In a time where the crossover is king, it seems manufacturers are trying to appeal to niche buyers. Someone that wants those tough, go-anywhere looks, but not necessarily the bulk of such a big car.
From £20,795 in entry-level ‘2’ trim prices increase to £23,295 for the ‘3’ and max out at £28,095 for the exclusive ‘First Edition’ model. We sampled a middle of the road ‘3’ with the 1.6 CRDi diesel engine costing £25,345.
Now, most of the players in this hatchback crossover market employ the usual ‘slap plastic cladding on the sides’ approach to styling. Not so with the XCeed. Only the front doors are the same when you compare it to its brother – the Ceed, the rest of the car is all new.
Head-on you notice those tougher, rugged looks, the XCeed takes on its own style when compared to the rest of the Kia range. Boot space has grown and there’s an extra 85mm gained over the Ceed.
Ground clearance has only been upped by 40mm, but this is no off-roader as we’ll come to later. A wider body than the Ceed gives this hatch a more purposeful stance, with the heavily flared front arches making a great feature.
Overall it’s a fresh looker, offering more style and pizzaz than the likes of the humdrum Ford Focus.
With the death of diesel still dragging on, there’s only one in the XCeed line up. Making 114 BHP and 280 Nm of torque our ruggedised Kia would drag itself to 60 in 11 seconds. Sounds slow, but the torque makes it feel spritelier than it is.
The most potent model is the 1.4 -GDi petrol turbo, that packs 138 BHP and 242 Nm of torque. The 0-60 also drops to 9.1 seconds.
Even the dinky 1.0-litre turbo gets to 60 quicker than the diesel, which is a surprise. However, you are met with great MPG in the 1.6 CRDi.
Over 272 miles of pure town driving we averaged 41 MPG, this would have no doubt skyrocketed if a few long slogs up and down motorways were thrown into the mix.
Despite the Kia XCeeds looks, that’s all they are in terms of soft-roading abilities. Unlike Fords ‘Active’ offerings, there’s no trick pseudo-all-wheel drive modes, nor any hint of a mechanical diff in the options.
This makes the Focus Active a more enticing prospect for those weekend adventurers, alas Kia aren’t really shooting for that market here.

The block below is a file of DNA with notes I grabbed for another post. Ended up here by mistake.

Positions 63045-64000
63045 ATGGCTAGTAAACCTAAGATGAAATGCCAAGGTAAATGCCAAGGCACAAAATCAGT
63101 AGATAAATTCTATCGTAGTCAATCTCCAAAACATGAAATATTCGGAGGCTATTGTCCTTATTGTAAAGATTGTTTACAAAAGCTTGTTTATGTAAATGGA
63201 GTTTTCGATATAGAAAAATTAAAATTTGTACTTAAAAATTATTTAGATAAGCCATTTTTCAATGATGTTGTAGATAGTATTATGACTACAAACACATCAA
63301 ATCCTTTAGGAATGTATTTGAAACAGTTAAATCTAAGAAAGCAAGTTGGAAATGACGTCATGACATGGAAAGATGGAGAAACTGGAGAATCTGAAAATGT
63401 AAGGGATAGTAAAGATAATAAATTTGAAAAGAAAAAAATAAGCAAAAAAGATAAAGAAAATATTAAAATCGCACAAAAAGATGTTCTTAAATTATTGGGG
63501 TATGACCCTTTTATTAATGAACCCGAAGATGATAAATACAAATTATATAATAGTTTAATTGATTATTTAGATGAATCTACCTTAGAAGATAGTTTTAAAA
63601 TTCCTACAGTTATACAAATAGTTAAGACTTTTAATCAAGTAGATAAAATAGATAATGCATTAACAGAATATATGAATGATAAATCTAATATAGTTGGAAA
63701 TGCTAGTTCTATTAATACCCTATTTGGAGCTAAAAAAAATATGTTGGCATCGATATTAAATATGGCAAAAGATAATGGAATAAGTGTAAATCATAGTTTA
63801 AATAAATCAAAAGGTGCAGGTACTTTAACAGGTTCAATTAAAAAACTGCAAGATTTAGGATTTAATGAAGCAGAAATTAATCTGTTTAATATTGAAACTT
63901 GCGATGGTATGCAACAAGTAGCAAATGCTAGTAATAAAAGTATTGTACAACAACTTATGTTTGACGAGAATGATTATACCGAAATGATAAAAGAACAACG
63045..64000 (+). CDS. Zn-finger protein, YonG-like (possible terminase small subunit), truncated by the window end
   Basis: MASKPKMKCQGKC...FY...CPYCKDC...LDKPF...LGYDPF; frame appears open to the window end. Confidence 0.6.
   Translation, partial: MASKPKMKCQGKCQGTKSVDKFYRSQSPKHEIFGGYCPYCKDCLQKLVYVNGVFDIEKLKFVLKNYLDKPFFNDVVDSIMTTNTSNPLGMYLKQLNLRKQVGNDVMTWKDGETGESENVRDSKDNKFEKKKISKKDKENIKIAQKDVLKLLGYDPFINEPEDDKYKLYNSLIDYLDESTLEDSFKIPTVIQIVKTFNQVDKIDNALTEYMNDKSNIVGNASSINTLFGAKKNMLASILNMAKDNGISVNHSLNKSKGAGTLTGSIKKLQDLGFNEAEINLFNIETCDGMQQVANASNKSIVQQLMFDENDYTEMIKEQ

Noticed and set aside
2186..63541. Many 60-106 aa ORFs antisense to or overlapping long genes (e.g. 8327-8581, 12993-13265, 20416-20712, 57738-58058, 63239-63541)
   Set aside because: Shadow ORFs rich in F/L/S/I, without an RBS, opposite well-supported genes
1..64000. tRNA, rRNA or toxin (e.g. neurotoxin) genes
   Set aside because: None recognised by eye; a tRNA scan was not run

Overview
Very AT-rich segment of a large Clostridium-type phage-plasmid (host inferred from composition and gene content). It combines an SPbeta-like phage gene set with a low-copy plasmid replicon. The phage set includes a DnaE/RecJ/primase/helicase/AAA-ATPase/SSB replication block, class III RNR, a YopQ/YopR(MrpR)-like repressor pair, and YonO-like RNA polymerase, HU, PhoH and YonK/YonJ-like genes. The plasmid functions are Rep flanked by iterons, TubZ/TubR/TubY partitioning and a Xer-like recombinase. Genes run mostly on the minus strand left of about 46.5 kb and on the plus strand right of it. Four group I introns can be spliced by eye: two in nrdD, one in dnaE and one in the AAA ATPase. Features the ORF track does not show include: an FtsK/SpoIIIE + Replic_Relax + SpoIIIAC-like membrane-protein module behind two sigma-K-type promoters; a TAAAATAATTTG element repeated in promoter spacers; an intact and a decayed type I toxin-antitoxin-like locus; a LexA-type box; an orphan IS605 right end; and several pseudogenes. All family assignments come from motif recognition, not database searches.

Overall the ride is well balanced, sometimes in cars of this ilk, you can get the ‘driving on stilts’ effect due to the raised ride height.
But Kia have nulled this completely, the XCeed corners just as well as any hatch of its size should, utterly beguiling of its extra height.
Around town, you notice how Kia have controlled that additional ride height. Over smaller imperfections the Kia XCeed jitters now and then, feeling like all those bits underneath you are just a bit too stiff – even though they’ve added fancy hydraulic bump stops up front and independent rear suspension.
But you can’t have poise and handling with soft, comfy springs and dampers, so it’s easily something you can live with.
Pace in the 1.6 diesel is fine, the torque gives it a liveliness that makes you forget the more sedate 0-60 time.
But if you want something with a little more bite, go for the 1.4 turbo. Yes, you’ll lose MPG, but you’ll gain performance and save yourself £1,200 in the process.
As with all modern Kia’s quality for money is top-notch, all the soft bits are soft, the touchy bits svelte and the design modern.
Granted, there are still a few too many switches when compared to the likes of Audi and Volkswagen, but the ones that are present across the dash are things you need instant access too rather than fiddling through menus.
Handy shortcut keys sit below the 10.25-inch infotainment screen, again, making things far less dangerous when on the move. You can also upgrade the binnacle dials to a 12.3 inch TFT which makes the interior feel even more modern.
Rear seat legroom is on the smaller side when compared to similar hatchbacks in its class, while that curved roofline does eat into headroom if you’re on the taller side.
Boot space measures in at 38 litres more than the Ceed at 426, the boot floor can also be made entirely flat by lifting it up – very handy for heavier items.
If you want something a little different, a car that stands out from the crowd yet isn’t a generic ‘crossover’, then the XCeed is well worth looking at. It may have Ceed underpinnings, but on top, it looks and drives like a totally different car.
It’s a shame there aren’t some sort of traction control based all-wheel-drive abilities thrown in, but the style the XCeed packs means it’s aimed squarely at the city dweller not the urban escaper.